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Shehla Admani, MD

  • “Our skin tells us a lot about what is going on inside our bodies.”

Our skin tells us a lot about what is going on inside our bodies. By looking at a person’s skin I’m able to determine what is happening on the outside of the body and get clues about what is going on inside as well.

The most enjoyable part of my job is being a detective. A patient comes in with symptoms, and I help figure out what is causing their problem and then create a care plan to help treat it. With children you can make a really big impact on their lives. Whether it’s sunscreen or skin care, I like to help build healthy habits in children that they can carry with them through their entire lives.

The great thing about dermatology is that everything we are dealing with we can see with our eyes. Not only can I see it, but the patient can see it too. Most medical conditions take place only inside the body where the patient can’t see the progress. When things are working in dermatology, I know it and they know it. You get to really see the results with your own eyes, and that’s very rewarding.

Specialties

Dermatology

Work and Education

Professional Education

University of California at Irvine School of Medicine Registrar, Irvine, CA, 06/11/2011

Internship

University of California Irvine Dept of Internal Medicine, Orange, CA, 06/30/2012

Residency

UCSD Dermatology Residency, La Jolla, CA, 06/30/2017

Fellowship

Stanford University Pediatric Dermatology, Stanford, CA, 07/31/2018

Board Certifications

Dermatology, American Board of Dermatology

Pediatric Dermatology, American Board of Dermatology

Services

Dermatology

All Publications

Dermal Melanocytosis JOURNAL OF THE DERMATOLOGY NURSES ASSOCIATION Gomez, J., Admani, S. 2022; 14 (4): 161-162
Localized systemic contact dermatitis: The vulva as a clue to identify allergen ingestion. International journal of women's dermatology Admani, S., Maghfour, J., Jacob, S. E. 1800; 7 (5Part B): 843-844

View details for DOI 10.1016/j.ijwd.2021.02.009

View details for PubMedID 35028397

Scabies Infestation in the Pediatric Population JOURNAL OF THE DERMATOLOGY NURSES ASSOCIATION Vassantachart, J. M., Florentino, A., Admani, S. 2021; 13 (6): 301-304
Lice Infestations in the Pediatric Population JOURNAL OF THE DERMATOLOGY NURSES ASSOCIATION Vassantachart, J. M., Florentino, A., Admani, S. 2021; 13 (5): 284-287
COVID-19 Pandemic Leading to the Accelerated Development of a Virtual Health Model for Isotretinoin JOURNAL OF THE DERMATOLOGY NURSES ASSOCIATION Kane, S., Admani, S. 2021; 13 (1): 5457
COVID-19 Pandemic Leading to the Accelerated Development of a Virtual Health Model for Isotretinoin. Journal of the Dermatology Nurses' Association Kane, S., Admani, S. 2020; 13 (1): 54-57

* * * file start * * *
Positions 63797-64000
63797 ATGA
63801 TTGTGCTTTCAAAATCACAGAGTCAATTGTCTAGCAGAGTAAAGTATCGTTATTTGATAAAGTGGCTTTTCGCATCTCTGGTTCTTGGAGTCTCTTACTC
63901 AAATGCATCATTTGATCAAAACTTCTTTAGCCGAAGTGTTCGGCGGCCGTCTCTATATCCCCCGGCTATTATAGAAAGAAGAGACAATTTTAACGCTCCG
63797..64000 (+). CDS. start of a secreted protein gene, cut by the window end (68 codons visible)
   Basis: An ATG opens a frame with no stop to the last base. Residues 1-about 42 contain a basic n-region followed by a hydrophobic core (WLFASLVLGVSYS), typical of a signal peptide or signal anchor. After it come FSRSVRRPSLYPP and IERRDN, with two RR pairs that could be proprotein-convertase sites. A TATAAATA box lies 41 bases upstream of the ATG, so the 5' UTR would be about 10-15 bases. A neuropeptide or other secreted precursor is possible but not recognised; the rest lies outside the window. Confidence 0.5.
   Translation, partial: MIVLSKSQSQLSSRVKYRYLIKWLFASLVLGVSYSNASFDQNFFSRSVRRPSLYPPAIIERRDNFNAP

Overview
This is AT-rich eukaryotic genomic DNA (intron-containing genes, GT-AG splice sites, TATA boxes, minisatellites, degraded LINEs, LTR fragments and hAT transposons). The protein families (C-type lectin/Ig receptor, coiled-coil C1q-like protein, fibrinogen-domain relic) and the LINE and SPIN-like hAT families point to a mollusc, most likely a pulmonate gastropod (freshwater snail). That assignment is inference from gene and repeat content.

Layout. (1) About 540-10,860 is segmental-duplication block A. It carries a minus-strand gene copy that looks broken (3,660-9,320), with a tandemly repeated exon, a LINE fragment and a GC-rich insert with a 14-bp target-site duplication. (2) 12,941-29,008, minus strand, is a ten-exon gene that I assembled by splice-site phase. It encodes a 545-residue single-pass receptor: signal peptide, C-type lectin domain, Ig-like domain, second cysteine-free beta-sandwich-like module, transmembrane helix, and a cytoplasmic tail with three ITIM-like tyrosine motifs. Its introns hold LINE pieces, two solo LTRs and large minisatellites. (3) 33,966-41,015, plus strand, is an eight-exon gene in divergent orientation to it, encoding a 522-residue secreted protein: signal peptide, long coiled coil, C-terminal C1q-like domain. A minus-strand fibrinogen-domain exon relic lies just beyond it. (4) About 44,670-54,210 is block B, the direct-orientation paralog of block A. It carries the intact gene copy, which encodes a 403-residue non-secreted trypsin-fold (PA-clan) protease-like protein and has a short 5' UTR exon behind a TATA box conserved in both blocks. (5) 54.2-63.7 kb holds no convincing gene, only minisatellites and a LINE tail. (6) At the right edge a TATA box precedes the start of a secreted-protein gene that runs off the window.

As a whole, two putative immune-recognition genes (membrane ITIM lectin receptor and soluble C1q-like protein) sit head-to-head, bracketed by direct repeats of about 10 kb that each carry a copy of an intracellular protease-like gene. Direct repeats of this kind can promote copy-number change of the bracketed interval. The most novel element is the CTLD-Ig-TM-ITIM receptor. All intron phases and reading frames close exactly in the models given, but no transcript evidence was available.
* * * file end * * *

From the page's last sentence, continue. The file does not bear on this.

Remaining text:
Abstract

Isotretinoin is a highly efficacious medication for the treatment of acne vulgaris; however, its prescription is subject to the strict requirements of the iPLEDGE restricted distribution program. These requirements have placed significant financial, time, and logistical burdens on patients taking the medication. The stay-at-home ordinances enacted by many states during the 2019 novel coronavirus (COVID-19) global pandemic have accelerated previous trends toward utilization of telehealth and decreased laboratory monitoring in the care of patients on isotretinoin. Recent changes to the iPLEDGE program allowing use of at-home pregnancy tests to meet monthly pregnancy test requirements during the pandemic have increased availability of testing options for patients of child-bearing potential on isotretinoin. The change to use of at-home pregnancy test monitoring as well as long-term trends toward increasing access to isotretinoin through the use of telehealth are discussed.

View details for DOI 10.1097/JDN.0000000000000595

View details for PubMedID 34191969

View details for PubMedCentralID PMC7813218

Aquagenic pruritus in an adolescent effectively managed with beta-alanine supplementation. Pediatric dermatology Friedlander, M. S., Admani, S. 2020

Abstract

Aquagenic pruritus is a rare debilitating condition, which can be idiopathic, iatrogenic, or associated with systemic disease. In idiopathic cases, treatment can be challenging as options are limited and of variable efficacy. Here, we report the case of a teenage boy with refractory idiopathic aquagenic pruritus effectively managed with administration of beta-alanine supplementation, a treatment gaining traction in lay media but not yet reported in the medical literature. This report adds to the limited options published for treatment of idiopathic aquagenic pruritus in pediatric patients.

View details for DOI 10.1111/pde.14440

View details for PubMedID 33170524

Genotype-Guided Medical Treatment of an Arteriovenous Malformation in a Child. JAMA dermatology Lekwuttikarn, R., Lim, Y. H., Admani, S., Choate, K. A., Teng, J. M. 2018

View details for PubMedID 30566190

Wash-Line Dermatitis: A Diagnostic Clue. The Journal of clinical and aesthetic dermatology Jacob, S. E., Admani, S. 2018; 11 (10): 12

View details for PubMedID 30519373

DYE ALLERGY ASSOCIATED WITH CONTACT WITH HELLO KITTY LUNCH BOX. The Journal of clinical and aesthetic dermatology Jacob, S. E., Admani, S. 2018; 11 (9): 12

View details for PubMedID 30319725

Response Letter to "Contact Dermatitis Associated with Alopecia and Hyperpigmentation". Pediatric dermatology Goldenberg, A., Admani, S., Jacob, S. E. 2017; 34 (5): 626

View details for DOI 10.1111/pde.13249

View details for PubMedID 28884898